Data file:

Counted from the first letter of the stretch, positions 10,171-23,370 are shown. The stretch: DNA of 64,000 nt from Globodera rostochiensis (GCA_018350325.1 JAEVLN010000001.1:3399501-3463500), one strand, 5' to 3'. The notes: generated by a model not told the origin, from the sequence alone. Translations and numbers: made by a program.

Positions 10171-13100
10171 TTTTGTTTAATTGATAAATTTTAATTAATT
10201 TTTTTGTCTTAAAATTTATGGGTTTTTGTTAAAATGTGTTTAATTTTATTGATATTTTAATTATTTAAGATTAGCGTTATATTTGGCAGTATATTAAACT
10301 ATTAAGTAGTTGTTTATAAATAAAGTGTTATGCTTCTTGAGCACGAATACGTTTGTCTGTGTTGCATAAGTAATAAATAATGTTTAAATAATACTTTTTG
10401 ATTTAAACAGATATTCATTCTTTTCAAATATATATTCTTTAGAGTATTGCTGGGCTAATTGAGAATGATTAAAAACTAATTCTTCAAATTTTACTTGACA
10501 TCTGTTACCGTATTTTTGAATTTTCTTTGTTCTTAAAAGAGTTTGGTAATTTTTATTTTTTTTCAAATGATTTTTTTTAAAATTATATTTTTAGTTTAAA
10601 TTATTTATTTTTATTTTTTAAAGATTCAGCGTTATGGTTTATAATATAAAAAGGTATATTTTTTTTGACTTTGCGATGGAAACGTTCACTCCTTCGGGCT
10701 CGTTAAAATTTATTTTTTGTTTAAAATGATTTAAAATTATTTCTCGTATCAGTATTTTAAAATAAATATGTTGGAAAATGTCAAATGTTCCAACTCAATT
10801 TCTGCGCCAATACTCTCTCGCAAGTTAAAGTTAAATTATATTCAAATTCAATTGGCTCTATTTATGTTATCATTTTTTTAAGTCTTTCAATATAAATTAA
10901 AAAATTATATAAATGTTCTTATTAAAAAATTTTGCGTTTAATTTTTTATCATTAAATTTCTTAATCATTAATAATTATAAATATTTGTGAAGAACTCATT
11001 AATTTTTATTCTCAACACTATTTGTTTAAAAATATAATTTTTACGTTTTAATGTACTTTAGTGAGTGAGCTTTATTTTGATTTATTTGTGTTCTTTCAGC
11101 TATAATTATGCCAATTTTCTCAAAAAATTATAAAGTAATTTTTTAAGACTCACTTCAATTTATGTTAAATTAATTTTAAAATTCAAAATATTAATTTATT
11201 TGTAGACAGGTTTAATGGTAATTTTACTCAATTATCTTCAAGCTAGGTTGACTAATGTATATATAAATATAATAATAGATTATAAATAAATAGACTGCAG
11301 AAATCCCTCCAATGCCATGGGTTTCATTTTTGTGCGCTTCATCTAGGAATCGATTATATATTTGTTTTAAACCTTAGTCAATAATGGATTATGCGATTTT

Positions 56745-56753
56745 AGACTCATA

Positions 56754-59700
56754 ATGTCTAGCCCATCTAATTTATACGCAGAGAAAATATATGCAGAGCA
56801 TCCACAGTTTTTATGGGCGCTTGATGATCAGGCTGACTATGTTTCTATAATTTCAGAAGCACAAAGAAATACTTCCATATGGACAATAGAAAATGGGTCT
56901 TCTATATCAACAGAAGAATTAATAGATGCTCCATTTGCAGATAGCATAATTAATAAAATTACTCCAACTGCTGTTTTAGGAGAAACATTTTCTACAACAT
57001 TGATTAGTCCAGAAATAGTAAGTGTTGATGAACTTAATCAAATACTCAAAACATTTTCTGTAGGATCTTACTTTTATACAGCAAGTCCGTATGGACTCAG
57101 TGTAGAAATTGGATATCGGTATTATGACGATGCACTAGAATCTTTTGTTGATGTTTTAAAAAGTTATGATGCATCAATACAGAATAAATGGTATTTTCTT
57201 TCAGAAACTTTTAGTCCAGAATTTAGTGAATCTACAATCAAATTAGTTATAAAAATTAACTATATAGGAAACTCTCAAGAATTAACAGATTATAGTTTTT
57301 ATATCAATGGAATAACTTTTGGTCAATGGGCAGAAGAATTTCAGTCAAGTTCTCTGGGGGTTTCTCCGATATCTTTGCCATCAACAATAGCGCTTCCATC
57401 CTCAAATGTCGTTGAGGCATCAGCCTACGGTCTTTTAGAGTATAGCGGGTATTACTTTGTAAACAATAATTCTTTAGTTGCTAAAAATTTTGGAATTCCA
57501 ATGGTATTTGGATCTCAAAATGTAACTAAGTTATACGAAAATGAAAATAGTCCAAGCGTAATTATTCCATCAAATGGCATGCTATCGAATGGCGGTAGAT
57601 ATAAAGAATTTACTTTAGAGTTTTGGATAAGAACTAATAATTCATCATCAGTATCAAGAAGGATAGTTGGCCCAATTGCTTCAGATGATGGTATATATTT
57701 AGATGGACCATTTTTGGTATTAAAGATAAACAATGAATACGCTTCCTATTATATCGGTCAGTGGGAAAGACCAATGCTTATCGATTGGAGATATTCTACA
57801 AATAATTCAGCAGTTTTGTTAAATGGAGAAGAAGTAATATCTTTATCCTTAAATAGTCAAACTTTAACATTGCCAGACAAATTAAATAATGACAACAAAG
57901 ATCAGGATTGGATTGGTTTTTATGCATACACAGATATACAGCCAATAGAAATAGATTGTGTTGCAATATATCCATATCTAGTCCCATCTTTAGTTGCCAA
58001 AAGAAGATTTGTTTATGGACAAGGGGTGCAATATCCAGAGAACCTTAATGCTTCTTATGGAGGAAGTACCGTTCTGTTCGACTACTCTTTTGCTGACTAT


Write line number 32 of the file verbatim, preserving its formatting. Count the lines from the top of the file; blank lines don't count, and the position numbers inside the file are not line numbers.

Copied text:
58001 AAGAAGATTTGTTTATGGACAAGGGGTGCAATATCCAGAGAACCTTAATGCTTCTTATGGAGGAAGTACCGTTCTGTTCGACTACTCTTTTGCTGACTAT